Diet and Surgery Recovery Time Linked

New research shows even a temporary switch to a low-fat diet cuts down on post-surgery complications.

By | Hub Health |
Low-fat diet

This is what you should be eating pre-surgery. Photo via Shutterstock

It’s been drilled into our heads that a low-fat diet is the way to go. And new research from Brigham and Women’s Hospital shows that cutting down on your fat consumption isn’t just good for your waistline—it can reduce surgery recovery time, too.

In the study, published in the journal Surgery, researchers mimicked human surgery on three groups of mice: one raised on a high-fat diet, one on a low-fat diet, and one whose high-fat diet was switched to a low-fat program three weeks prior to surgery. Post-operation, the group that consumed more fat saw reduced levels of specialized hormones and high amounts of gene activity that is linked to inflammation, which is a key factor in post-surgery complications like pain, numbness, and weakness. The low-fat group, on the other hand, did not have these issues. And, notably, the group whose diet switched shortly before surgery more closely resembled the low-fat group than the high-fat group, leading researchers to posit that even a short-term dietary change can lessen the side effects of an operation.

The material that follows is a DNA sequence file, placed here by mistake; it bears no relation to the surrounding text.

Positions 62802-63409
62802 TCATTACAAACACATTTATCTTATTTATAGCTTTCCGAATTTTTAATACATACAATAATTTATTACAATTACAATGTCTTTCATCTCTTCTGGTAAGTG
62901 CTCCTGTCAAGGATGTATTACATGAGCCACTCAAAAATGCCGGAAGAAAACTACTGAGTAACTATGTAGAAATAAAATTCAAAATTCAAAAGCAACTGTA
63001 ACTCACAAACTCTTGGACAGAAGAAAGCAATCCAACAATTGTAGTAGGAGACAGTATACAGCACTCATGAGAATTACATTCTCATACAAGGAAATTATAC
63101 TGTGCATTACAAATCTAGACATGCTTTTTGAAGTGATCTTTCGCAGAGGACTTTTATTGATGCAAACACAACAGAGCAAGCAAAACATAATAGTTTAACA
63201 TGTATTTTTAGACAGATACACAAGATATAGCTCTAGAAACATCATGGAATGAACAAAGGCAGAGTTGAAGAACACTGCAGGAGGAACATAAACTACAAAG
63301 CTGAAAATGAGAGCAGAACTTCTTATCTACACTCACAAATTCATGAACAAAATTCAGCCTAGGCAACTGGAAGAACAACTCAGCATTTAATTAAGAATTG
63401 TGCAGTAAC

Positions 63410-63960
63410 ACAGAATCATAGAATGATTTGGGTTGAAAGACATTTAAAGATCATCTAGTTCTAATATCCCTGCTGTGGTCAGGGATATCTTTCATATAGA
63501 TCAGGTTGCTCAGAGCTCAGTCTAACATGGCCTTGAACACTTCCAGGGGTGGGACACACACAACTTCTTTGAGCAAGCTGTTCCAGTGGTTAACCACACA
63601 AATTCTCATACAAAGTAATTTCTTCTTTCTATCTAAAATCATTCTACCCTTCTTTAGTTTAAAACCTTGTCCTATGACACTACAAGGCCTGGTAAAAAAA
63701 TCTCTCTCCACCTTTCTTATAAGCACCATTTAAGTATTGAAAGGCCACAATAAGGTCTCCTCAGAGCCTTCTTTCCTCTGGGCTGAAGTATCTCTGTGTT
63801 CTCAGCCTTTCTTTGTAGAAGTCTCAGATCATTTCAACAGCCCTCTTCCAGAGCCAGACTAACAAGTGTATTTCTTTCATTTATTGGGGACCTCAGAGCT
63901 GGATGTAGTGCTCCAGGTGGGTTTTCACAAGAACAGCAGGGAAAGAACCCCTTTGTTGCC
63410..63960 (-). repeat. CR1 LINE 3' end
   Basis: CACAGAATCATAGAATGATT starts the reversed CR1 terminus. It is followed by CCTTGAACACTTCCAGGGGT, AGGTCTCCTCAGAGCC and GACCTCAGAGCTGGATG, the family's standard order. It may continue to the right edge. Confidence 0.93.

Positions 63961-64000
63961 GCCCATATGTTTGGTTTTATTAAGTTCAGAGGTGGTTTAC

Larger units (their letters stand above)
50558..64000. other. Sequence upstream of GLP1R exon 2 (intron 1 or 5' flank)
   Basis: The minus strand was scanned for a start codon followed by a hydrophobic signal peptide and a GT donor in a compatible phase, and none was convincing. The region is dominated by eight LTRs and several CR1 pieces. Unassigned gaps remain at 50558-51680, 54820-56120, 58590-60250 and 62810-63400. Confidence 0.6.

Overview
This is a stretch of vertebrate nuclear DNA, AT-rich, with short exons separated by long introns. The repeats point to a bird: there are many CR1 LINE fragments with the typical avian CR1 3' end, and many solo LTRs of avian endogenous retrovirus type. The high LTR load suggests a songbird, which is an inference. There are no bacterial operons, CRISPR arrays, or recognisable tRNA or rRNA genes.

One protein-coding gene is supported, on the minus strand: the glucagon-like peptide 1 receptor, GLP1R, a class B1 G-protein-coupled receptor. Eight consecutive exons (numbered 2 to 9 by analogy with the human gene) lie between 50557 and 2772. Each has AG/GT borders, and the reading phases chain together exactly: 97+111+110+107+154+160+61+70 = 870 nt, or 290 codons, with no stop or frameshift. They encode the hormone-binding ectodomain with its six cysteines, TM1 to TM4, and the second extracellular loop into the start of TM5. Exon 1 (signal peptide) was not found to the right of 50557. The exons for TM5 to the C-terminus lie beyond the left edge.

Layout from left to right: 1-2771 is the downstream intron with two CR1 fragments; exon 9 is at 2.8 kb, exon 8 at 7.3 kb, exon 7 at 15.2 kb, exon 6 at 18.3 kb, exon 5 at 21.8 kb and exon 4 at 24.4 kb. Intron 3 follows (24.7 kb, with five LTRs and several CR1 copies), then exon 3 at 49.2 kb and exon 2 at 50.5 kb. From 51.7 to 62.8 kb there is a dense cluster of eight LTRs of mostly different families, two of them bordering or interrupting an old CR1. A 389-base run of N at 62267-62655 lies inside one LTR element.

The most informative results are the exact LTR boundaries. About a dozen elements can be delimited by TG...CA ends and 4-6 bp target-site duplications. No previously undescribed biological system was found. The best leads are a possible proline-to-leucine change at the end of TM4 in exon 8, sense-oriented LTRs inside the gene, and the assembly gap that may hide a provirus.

Eating less fat makes recovery easier, the researchers say, because fat tissue is what gets pulled aside and disrupted when surgeons go in to operate on organs and tumors, and this trauma can lead to a difficult recovery. A Boston Globe article quotes the study’s lead author Keith Ozaki, a vascular surgeon at Brigham and Women’s:

“Over the last few decades, we’ve learned that if you minimize trauma to the liver, kidney, blood vessels, or heart when you operate, it helps accelerate people’s recovery from surgery,” said Dr. C. Keith Ozaki, a vascular surgeon at the Brigham. “We never really think of that fat tissue. We bore right through it, burn and yank it aside.”

When the researchers did pay attention to the fat tissue—by putting mice on a low-fat diet—they saw less trauma to the tissue, and fewer warning signs of complications. And though the study was done on mice, Ozaki says reducing fat intake for as little as a week before surgery could improve the healing process in humans as well.

The study may be relatively untested, but if you’re going in for an operation, cutting down on fat seems like a win-win. A (possible) shorter recovery time and a better post-surgery figure? Count us in.